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TALKtoTREE

the blog

  • Kelli Younglove

Raise Your Hands For the Pressure Test


Sir James and I have a favourite show together.

Master Chef Australia.

You could say it’s the champagne

of cooking competitions.

And not just because it pushes the standard of amateur cooking straight through the kitchen ceiling.

(POP!)

But because it’s actually up-lifting.

While North American cooking reality shows are busy tearing each other down, Master Chef is happily helping and encouraging one another.

Their main focus isn’t on competition. It’s on creativity.

Even so, at the end of the day, there's a prize to be won.

If you don’t perform well in a challenge, you'll end up at the bottom.

Which means competing in the dreaded PRESSURE TEST.

No one, and I mean NO ONE wants to go through this.

The Pressure Test is defined by nail-biting time constraints and one terrifying task:


Cook an impossible recipe created by a world-famous chef who will be watching your performance and judging your product.

If you haven't watched the show, you may not find that daunting, but I'm not talking about someone who has to make Grandma's pie recipe by following instructions on a 4 x 6 card.

I'm talking about a recipe that's often 12 pages long—one that normally take seasoned chefs MONTHS to get right.

And the contestants on Master Chef only have a couple of hours.

Being in a Pressure Test sucks.

And yet, I’ve watched this show long enough to know that the cooks who go through this round are actually (in the long run) very, very lucky.

They learn and grow more than everyone else in the competition.

The Pressure Test gives each cook the opportunity to come face to face with the best and the worst of themselves.

It forces them to calm their doubt and fear—in real time (with the clock ticking and people watching and all their dreams on the line)—so they can dig deep and finish the very thing they thought was impossible.

You can’t get that kind of experience when you’re watching from the bleachers.

Contestants who are in the bottom again and again are almost always the ones who rise to the top to claim the prize.

It turns out that stressful experiences can actually be good for you.

And while it's true that diamonds are created from pressure, I'm NOT advocating stress as a lifestyle. And I’m certainly not saying that life has to be hard in order to take home the gold.

Trust me, I’m a big fan of EASY!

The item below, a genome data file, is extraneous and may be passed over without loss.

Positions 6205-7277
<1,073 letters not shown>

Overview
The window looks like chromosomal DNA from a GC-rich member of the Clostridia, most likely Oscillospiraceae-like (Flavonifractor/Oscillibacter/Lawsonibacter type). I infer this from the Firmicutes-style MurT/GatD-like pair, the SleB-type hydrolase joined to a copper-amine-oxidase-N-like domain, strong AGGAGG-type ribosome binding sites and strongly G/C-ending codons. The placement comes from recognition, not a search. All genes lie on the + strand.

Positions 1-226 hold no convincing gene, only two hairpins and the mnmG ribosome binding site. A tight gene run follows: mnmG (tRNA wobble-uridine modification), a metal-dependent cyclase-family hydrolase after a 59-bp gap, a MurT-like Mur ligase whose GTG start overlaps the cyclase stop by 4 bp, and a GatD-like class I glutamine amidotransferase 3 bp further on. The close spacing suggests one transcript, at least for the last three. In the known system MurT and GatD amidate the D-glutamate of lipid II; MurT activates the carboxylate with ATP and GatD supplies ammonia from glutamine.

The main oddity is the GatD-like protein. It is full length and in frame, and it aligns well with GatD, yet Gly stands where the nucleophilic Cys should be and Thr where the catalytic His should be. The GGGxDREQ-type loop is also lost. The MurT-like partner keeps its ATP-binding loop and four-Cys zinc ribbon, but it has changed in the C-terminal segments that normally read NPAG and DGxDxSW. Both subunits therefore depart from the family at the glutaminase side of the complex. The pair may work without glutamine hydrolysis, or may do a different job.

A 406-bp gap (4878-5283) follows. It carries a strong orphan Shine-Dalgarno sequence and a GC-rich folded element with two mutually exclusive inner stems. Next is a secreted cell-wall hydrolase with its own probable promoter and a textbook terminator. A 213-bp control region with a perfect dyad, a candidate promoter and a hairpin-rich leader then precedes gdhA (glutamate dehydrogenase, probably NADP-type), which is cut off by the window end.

Yet, when I look at my own life and remember all the challenging situations that have been thrown at me, I have to admit that those times always prepared me for something bigger and better in the future.

Maybe you know what I'm talking about

Maybe you've had a couple pressure tests of your own and discovered talents you never knew you had.

And maybe like me, you also discovered your limitations and had to grow beyond them.


Being in the hot, hectic kitchen of Life can be humbling.


That's certainly been my experience. But I can clearly see how all those uncomfortable, embarrassing, difficult moments forced me to open.


  • I learned to ask for help.

  • I learned how to be honest about what I need.

  • I learned how to work as a team instead of just an individual.

  • I learned that it's okay to admit my mistakes.

  • I leaned how to trust myself.

The pressure test is often a fast-track to the winner's circle.


So the next time you’re faced with an impossible situation, put on your apron, roll up your sleeves and GET IN THERE!

Raise your hands in celebration, my friend.


You’re being groomed for greatness.

Accept the challenge and I'm certain you'll learn something that will change the course of your life forever.


And when it does, I'll pop the champagne!

Sending you so much love,


PS. The picture for this blog is of a dish from a Master Chef Pressure Test. It's called the Jewel of the Sea and was created by Guillaume Brahimi. I love that it has inspired so many chefs to rise to greatness. Those who attempt to create this dish are changed in so many beautiful ways.


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